# Calculating the ODDS when playins suited connector. Pls some math geek help !

• Global
Joined: 08.08.2008
A recent thread about using the 5/10 rule to call preflop raises with PPs and suited connectors got me thinking about the kind of implied odds required to call preflop raises with SCs; people tend to arbitrarily use things like the 5/10 rule, even though I've never seen any mathematical description of the kind of odds you need to call these raises. I'm going to attempt to solve that problem (but I still need some help!).

I'll list the conclusions first, and leave the tl;dr math for the bottom for those of you that want to peruse it. I also encourage math-head-types to check my math to make sure I didn't mess anything up.

There are two kinds of hands you can flop with SCs: Good made hands (most of which can be made by calling with ATC, which of course we don't do) and draws. First, made hands, stolen off some page I googled:

Odds of flopping...
Flush: 0.84%
Two pair: 2%
Trips: 1.35%
Full house: 0.09%
Straight: 1.31%
-------
Total: 5.6% (1 in 18 times, 17:1)

However, most of the time you will be flopping draws instead of big hands with SCs, and that's where things get complicated. Let's separate this into two categories: combo draws and regular draws.

COMBO DRAWS

Odds of flopping...
20 outer (OESD + FD + pair): 0.077%
17 outer (Gutshot + FD + pair): 0.153%
15 outer (OESD + flush draw): 1.424%
14 outer (Pair + flush draw): 1.450%
13 outer (Pair + straight draw): 1.147%
12 outer (Gutshot + flush draw): 2.664%
------------------------
Total: 6.9% (1 in 14 times, 13:1)

These draws are all hands that can be played profitably after the flop; either you are a favorite against an overpair, or getting AI on the flop is +EV when you take some fold equity (and thus taking down dead money) into account.

Combining these big draws with good made hands, you'll have a relatively "big hand" on the flop 12.5% of the time, or 1 in 8 (very close to how often you will flop a set with an overpair). However, since a set is a near-invincible hand and you still have to improve with these draws, you can't say that you also need about 7:1 odds to call with a suited connector. Your average equity on the flop with these made hands and combo draws against an overpair is 66% (the made hands go from 75%-99%; the combo draws range from 45%-65%); compare this with sets, where your equity is generally 90+%.

REGULAR DRAWS

Odds of flopping...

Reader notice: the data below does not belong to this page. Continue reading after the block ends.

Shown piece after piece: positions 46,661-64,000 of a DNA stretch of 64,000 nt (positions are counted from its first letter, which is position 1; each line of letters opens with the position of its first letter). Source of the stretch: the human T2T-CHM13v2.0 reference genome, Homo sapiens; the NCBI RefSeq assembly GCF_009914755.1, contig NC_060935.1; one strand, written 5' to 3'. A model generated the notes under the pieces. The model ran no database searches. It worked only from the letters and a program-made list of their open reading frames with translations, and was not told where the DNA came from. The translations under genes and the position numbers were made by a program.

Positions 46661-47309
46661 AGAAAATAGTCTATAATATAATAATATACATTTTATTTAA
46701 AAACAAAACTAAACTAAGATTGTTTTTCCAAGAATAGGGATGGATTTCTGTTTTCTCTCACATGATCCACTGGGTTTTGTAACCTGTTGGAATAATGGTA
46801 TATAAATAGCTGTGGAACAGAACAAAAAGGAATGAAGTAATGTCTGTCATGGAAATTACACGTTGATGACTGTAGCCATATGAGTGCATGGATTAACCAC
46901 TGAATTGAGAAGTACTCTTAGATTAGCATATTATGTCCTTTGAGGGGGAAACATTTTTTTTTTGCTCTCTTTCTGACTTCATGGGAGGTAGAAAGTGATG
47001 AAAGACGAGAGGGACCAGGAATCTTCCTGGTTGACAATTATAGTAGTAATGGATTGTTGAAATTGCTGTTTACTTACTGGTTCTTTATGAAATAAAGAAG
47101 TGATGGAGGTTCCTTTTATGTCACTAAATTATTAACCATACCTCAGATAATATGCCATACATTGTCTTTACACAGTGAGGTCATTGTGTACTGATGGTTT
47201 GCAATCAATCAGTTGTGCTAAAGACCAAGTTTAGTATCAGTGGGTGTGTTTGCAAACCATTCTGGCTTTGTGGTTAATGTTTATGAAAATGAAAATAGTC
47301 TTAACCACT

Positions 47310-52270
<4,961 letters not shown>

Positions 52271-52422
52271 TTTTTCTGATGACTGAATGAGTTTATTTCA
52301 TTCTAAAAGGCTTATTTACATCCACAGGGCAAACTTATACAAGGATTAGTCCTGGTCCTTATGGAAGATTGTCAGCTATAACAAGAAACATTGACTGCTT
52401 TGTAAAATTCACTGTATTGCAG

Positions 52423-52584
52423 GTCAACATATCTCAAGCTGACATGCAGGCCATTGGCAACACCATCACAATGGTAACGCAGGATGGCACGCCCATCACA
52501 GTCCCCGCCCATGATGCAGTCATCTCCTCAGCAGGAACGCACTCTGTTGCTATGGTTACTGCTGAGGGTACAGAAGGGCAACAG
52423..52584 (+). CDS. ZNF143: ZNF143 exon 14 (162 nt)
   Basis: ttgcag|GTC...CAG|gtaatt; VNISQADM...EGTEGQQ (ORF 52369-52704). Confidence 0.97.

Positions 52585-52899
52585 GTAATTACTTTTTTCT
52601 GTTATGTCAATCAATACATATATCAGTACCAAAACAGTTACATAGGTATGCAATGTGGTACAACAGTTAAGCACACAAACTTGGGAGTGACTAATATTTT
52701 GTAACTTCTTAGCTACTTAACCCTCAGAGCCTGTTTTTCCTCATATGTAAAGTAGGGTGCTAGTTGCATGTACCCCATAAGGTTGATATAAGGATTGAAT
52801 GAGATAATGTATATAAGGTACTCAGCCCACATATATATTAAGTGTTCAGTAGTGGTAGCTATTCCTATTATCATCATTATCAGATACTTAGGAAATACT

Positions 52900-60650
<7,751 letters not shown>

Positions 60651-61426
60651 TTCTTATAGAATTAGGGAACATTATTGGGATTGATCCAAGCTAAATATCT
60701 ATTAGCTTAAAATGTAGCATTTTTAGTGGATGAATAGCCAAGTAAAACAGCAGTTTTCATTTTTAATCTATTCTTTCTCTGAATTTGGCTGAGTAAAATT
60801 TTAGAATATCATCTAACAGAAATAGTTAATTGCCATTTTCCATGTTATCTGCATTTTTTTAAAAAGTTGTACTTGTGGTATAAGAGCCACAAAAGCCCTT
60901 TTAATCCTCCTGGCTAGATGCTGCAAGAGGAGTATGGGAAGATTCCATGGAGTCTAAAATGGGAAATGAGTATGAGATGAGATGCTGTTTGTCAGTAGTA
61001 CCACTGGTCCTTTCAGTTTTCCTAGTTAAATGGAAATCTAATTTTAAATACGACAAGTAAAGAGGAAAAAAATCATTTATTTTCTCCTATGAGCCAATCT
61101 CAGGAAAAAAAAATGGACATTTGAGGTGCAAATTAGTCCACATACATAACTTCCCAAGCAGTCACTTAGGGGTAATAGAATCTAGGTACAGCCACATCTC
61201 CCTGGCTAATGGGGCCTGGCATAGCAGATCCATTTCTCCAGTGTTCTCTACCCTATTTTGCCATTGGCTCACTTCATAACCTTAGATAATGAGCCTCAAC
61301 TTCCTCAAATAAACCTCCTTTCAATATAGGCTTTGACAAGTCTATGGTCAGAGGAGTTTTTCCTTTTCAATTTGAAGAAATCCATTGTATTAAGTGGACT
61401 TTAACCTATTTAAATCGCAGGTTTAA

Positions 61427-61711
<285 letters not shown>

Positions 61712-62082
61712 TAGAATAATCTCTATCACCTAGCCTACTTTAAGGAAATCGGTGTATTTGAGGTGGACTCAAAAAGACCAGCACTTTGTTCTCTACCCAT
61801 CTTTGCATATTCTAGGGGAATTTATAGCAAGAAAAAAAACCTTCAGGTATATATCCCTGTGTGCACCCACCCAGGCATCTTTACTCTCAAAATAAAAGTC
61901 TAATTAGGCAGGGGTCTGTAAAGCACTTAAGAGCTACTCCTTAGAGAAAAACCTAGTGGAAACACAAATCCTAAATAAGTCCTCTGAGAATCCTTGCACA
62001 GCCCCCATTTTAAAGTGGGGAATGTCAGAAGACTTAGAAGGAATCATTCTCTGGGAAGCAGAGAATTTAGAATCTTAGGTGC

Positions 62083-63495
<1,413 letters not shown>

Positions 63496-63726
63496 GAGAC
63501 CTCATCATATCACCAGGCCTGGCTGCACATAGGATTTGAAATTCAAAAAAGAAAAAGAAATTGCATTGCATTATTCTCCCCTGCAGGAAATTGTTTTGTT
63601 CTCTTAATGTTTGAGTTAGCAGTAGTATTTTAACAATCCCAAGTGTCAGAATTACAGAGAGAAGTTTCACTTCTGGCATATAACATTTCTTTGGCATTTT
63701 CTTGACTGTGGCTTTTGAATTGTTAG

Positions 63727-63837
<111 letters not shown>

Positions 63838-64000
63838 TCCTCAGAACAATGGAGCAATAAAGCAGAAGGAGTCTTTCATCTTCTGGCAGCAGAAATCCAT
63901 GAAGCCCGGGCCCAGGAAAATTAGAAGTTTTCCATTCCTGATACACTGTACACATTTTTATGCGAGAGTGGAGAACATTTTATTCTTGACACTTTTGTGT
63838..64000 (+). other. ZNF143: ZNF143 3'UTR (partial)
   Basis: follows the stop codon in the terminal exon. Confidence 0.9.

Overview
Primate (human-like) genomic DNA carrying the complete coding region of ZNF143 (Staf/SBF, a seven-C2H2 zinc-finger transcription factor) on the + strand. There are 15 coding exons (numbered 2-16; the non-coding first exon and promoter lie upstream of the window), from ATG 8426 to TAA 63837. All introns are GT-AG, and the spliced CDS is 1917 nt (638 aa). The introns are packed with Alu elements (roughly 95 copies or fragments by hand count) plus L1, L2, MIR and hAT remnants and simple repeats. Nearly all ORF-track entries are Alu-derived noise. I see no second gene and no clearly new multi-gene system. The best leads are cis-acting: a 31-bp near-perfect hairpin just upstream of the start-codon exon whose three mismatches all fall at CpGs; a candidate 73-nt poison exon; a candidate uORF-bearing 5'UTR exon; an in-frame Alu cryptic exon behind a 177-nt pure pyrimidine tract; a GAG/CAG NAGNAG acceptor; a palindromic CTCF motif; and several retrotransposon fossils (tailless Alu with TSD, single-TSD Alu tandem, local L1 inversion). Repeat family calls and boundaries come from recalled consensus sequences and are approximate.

9 outer (flush draw): 5.2%
8 outer (straight draw): 8.0%
-----------------
Total: 13.2% (1 in 7.5 times, 6.5:1)

These are your standard draws; when you flop a hand with which you can continue, it will most frequently be one of these. These draws improve to a flush or straight on the river about 1 time in 3.

Summary

- you have a 5.6% (1 in 18, 17:1 chance) of flopping a good made hand
- you have a ~7% (1 in 14, 13:1) chance of flopping a strong (12+ outs) combo draw
- you have a ~13% chance (1 in 7.5, 6.5:1) chance of flopping a standard OESD or FD

Adding these all together, you will flop a hand you can continue with on the flop 25% of the time (1 in 4). However, only half of the time will these hands be immediately profitable (i.e. +EV to shove it in); the other half, you'll have your standard old OESD or FD which requires playing some poker.

So, a question from me to all you math-heads: How do you combine these preflop odds with the odds of hitting your hand postflop to figure out the implied odds required to call with SCs preflop?
• 2 replies
• Bronze
Joined: 18.12.2008
Strange, I was thinking about the same thing today. I play NL SH. I also find calling with SC's is a lot different than set value, because you hardly hit a made hand, more likely a draw. I tried a few things in equilator to give preflop equity vs different number of opponents to see when it was ok to call limpers.

i gave a limping range first about 25%

89s vs 1 opponent 40%/60%
89s vs 2 opponents 27%/36%/36%
89s vs 3 opponents 23%/25.5%/25.5%/25.5%

TJs is a fair bit better at 45%, 30.5%, and 25% vs. 1,2 or 3 opponents, almost even money preflop. 34s is slightly worse than 89s but not so bad.

Against someone raising say 14% and callers around the same range.

89s vs 1 opp = 35%
89s vs 2 opp = 25%
89s vs 3 opp = 22%

Not sure if this is a better way to calculate when you can call for pot odds. I think sometimes it's better to raise SC's in position isolate players, get initiative and fold equity with a hand that plays well postflop.
• Global
Joined: 08.08.2008
i dont think you calculation is usable. you are using preflop equity which is calculated after 5 card but the flop is from 3. we should use the odds for flopping something (2pair, draw, trips etc) and then evaluate our hand equity against different ranges.

and yes i agree with the isolation with SCs, probably against ANY limper.